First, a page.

As Toronto coach Randy Carlyle put it following the unfathomable Game 7 loss last night, “Losing the way we did… There’s nothing you can say to explain how and why it happened.”
But oh boy, it happened alright.
An utter collapse that beggared belief to all those who watched it unfold.
The Leafs, outplaying the Bruins as they had much of this series, were leading 4-1 with half a period to go. Sure there was nervousness. But no one in their most pessimistic of outlooks, could envision a 3-goal comeback by the Bruins to tie it, their third and fourth goals coming just 31 seconds apart with their goalie pulled. It was just too much to absorb, too much to process this turn of events. The overtime dagger just six minutes in by Patrice Bergeron sealed it for the Bruins. And it was over. Season done for the Leafs.
Had it been just a loss or a like the 5-0 slam of the Washington Capitals by the New York Rangers in the evening’s other Game 7, it would’ve been preferable to what the Leafs experienced last night.
It wasn’t just losing; the Leafs made losing history. They created a new benchmark for Game 7 meltdowns, as in, never before seen. For that reason it is the bitterest of defeats to absorb and will live on in infamy — somewhat akin to the Bill Buckner ground ball in the 1986 World Series. A reference point for all hockey collapses and burgeoning collapses from this point on — an unforgettable event for all the wrong reasons.
A decade from now or even beyond, whenever a team with a lead starts to falter in a third period, particularly in a Game 7, conversations everywhere will start, “Remember when the Leafs blew that three-goal lead to Boston in a Game 7?”
About the only silver lining is that it didn’t happen in the Stanley Cup finals.
But it’s more unwanted baggage for this snake-bitten franchise. No Stanley Cup since ’67 and now there’s this unpleasant playoff memory, leaving a sour taste in a playoff series that delighted and entertained if you’re a Leafs fan.
That’s not to say that there isn’t some upside to these first playoffs for Toronto in nine years. If the glass is flipped the other way, a young, inexperienced Leafs team gave the heavily favoured Bruins everything they could handle, pushing them to the brink of a Game 7. Had it gone the Leafs way, it would be the Bruins and their management facing the tough questions after what would have been consecutive first-round exits after winning the Cup in 2011.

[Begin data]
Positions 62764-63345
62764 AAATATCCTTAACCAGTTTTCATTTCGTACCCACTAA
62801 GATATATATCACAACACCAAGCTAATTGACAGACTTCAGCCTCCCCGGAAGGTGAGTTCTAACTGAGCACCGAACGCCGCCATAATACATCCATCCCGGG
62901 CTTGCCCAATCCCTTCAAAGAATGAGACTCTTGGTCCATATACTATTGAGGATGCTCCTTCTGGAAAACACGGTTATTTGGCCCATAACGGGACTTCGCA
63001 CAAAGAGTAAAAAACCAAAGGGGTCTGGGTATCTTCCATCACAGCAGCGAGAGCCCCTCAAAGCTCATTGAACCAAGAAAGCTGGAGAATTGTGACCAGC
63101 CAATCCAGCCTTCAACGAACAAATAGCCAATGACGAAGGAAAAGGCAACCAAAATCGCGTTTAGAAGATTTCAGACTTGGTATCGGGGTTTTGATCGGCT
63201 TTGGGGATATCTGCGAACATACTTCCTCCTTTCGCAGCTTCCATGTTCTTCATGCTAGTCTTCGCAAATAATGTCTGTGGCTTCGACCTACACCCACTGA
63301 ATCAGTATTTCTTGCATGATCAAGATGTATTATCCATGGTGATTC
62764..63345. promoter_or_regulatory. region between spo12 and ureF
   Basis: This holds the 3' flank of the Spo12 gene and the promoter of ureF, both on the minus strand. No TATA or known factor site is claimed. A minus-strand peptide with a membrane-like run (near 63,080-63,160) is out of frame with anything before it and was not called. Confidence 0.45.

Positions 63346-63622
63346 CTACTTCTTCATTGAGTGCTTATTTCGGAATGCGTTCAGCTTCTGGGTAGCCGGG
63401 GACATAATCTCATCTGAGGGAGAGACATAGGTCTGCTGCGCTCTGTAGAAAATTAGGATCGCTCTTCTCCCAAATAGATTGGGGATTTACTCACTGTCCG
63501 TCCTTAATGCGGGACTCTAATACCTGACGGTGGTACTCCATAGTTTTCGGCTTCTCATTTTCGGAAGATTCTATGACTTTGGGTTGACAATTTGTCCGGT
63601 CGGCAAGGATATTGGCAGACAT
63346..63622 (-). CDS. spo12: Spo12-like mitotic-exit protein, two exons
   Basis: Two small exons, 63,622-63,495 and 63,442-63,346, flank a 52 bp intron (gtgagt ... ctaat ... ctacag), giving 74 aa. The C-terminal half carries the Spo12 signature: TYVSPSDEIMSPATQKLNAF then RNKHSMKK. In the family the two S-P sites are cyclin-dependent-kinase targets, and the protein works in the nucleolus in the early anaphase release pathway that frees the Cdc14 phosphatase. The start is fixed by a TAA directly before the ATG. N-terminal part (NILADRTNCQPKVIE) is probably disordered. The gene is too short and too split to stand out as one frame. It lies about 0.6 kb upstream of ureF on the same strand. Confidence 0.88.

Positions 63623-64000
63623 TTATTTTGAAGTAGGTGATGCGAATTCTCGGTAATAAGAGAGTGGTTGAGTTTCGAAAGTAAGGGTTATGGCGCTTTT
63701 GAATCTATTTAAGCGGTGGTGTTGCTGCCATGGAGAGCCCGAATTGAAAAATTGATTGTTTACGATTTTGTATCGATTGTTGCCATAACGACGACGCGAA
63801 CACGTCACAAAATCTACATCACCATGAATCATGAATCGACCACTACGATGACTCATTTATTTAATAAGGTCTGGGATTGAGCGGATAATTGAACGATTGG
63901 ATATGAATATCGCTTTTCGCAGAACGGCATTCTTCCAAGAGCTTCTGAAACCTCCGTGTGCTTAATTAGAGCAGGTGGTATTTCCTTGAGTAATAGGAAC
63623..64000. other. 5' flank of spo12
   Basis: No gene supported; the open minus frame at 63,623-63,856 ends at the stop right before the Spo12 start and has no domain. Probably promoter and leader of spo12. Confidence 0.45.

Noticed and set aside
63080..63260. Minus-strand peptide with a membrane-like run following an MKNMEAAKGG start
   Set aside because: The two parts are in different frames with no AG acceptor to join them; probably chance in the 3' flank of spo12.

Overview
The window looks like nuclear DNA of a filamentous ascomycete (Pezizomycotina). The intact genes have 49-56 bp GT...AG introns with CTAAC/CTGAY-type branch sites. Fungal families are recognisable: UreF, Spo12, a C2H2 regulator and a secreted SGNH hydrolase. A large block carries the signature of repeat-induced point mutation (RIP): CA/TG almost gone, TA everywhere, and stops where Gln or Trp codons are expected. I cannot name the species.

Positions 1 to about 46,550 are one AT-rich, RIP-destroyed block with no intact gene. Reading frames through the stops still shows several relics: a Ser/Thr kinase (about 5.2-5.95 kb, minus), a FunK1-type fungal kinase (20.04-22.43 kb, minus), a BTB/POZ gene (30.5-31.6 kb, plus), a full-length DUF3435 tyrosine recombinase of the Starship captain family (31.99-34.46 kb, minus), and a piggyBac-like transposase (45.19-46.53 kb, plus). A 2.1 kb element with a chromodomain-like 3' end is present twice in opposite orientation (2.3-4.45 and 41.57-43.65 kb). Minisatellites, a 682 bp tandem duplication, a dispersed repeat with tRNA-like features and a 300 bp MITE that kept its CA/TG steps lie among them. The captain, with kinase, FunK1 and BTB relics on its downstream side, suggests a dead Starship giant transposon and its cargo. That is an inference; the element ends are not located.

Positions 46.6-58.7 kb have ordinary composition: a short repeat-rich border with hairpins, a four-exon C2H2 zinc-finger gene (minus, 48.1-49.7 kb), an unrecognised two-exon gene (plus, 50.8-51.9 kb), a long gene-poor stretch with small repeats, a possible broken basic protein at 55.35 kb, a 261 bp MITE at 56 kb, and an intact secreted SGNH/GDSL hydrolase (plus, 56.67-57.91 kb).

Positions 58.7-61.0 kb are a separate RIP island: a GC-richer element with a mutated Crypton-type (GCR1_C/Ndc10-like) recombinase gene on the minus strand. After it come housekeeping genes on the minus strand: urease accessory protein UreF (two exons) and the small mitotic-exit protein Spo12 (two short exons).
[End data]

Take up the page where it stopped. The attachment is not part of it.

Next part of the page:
The hometown team gave us a spring fling to remember. Leafs Nation experienced its most jubilant two weeks in a decade. The cheering thousands packed into Maple Leafs Square nightly gave pride to every Leafs fan whether in Toronto, across the country or beyond. It was a joyful spectacle. And for once, it was our spectacle; our fans caught up in the exuberance of the playoffs.
The lengthy series also provided a prolonged look at who the Leafs really are against a very tough opponent — what we have as a team and what we don’t.
The insertion of Jake Gardiner early into the series gave the youngster some great experience while he gave us as fans, glimpses of what might be with his brilliant skating and deft puck handling — the worst of which should be weeded out by experience and maturity.
Nazem Kadri, with a goal and an assist last night, was as expected, inconsistent in his first NHL playoffs. Phil Kessel finally shook the Boston monkey off his back, scoring 4 goals and may forever have silenced comparisons to Tyler Seguin who, with just one assist, was a non-factor.
Other Leafs like Joffrey Lupul, James van Riemsdyk and the ailing Tyler Bozak whose faceoff abilities were sorely missed last night, had solid series as well.
But others like captain Dion Phaneuf raised more questions than answers. Questions about his health (was he injured?); his abilities, his on-ice decisions and his leadership. He remains an ongoing topic of concern in Leafland but if this meltdown showed anything, it was Toronto needs to get meaner and more skilled on the blue line.
Finally, we wouldn’t even be talking about a Game 7 if it weren’t for James Reimer who outplayed a pretty damn good goalie in Tuukka Rask in Games 4 and 5 especially. He’s still a work in progress but most are willing to grant that this series has shown he is a bonafide #1 that requires some work on elements of his game. We know what we have in Reimer now and that’s important information moving forward for this team.
A bewildering finish to an inspired playoff run. Let’s hope the experience becomes more of an asterisk in the franchise’s future and not some palm-sweating memory that haunts them for years.